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Search results for: sun in all categories

2294 results found.

230 pages of results.
31. The "Iron Sun" Debate (1) [Thunderbolts Website]
... home updates news and views picture of the day resources team a role for you contact us picture of the day archive subject index subject abstracts This colorized picture is a mosaic of ultraviolet images from the orbiting TRACE satellite sensitive to light emitted by highly charged iron atoms. Growing in number, the intricate structures visible are the Sun's hot active regions(with temperatures over a million degrees Fahrenheit), all with associated magnetic loops. Credit: Trace Team, NASA Oct 02, 2006 The "Iron Sun" Debate (1) Nuclear Reactions at the Solar Surface Proponents of the "Iron Sun", a theory widely represented on the Internet in recent months, challenge the popular idea that the Sun is powered by thermonuclear reactions at its core. And they point to nuclear reactions on the Sun's surface, something considered impossible under the standard model. Scientists now supporting a new approach to solar physics the“ Iron Sun” mention neither the Electric Universe nor the “Electric Sun”. But their findings add powerful support to the electric model of the ...
Terms matched: 1  -  Score: 315  -  29 Nov 2006  -  14k  -  URL: http://www.thunderbolts.info/tpod/2006/arch06/061002ironsun1.html
32. From Myth to a Physical Model [Aeon Journal $]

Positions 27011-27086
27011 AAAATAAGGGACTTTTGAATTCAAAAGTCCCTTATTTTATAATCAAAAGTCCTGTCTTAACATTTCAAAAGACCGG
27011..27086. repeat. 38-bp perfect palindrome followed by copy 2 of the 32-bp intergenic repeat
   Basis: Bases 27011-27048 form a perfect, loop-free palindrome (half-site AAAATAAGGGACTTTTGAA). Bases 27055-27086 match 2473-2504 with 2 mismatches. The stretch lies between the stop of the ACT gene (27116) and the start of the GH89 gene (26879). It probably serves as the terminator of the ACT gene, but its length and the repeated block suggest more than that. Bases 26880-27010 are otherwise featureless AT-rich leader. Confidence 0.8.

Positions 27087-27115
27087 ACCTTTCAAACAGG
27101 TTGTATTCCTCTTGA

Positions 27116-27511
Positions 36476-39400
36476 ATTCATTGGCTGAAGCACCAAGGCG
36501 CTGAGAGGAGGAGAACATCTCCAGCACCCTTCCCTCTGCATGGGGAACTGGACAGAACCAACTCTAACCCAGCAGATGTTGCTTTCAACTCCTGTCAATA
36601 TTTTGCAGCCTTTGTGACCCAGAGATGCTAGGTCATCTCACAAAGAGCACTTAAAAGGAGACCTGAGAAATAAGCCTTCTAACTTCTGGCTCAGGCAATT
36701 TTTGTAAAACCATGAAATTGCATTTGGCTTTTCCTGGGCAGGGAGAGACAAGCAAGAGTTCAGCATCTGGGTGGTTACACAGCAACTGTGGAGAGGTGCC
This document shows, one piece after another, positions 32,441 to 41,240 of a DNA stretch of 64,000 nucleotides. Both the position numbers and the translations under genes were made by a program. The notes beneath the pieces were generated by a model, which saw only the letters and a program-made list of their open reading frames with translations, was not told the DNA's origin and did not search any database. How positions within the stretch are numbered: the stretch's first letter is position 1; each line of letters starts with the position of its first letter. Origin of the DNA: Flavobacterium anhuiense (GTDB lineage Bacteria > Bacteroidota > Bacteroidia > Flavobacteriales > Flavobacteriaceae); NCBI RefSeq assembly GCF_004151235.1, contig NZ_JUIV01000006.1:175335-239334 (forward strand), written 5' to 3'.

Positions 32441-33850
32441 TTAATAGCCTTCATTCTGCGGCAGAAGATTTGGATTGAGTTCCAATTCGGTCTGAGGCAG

... is why, today, I can't imagine anyone just casually glancing at the myths and finding something compelling. Each time I returned, however, the sense of coherence or underlying unity was heightened. And gradually I could see distinctive patterns that simply couldn't be explained away. The more you become aware of these patterns, the more confident you become that something incredible happened, and it is simply not useful to interpret the patterns through conventional references. Let's not forget that every previous attempt to interpret and explain myth by reference to the Sun, Moon, stars or planets today has lasted only as long as it took the critics to set pen to paper. I offer here some general observations on the character of world mythology, noting a few of the "anomalous" facts one must confront in seeking an explanation of myth as a whole. 1. No recurring mythical theme is explained by the present celestial order. This is an amazing fact, in view of many hundreds of identifiable themes. The inescapable conclusion: it is self-defeating to ignore the possibility of ...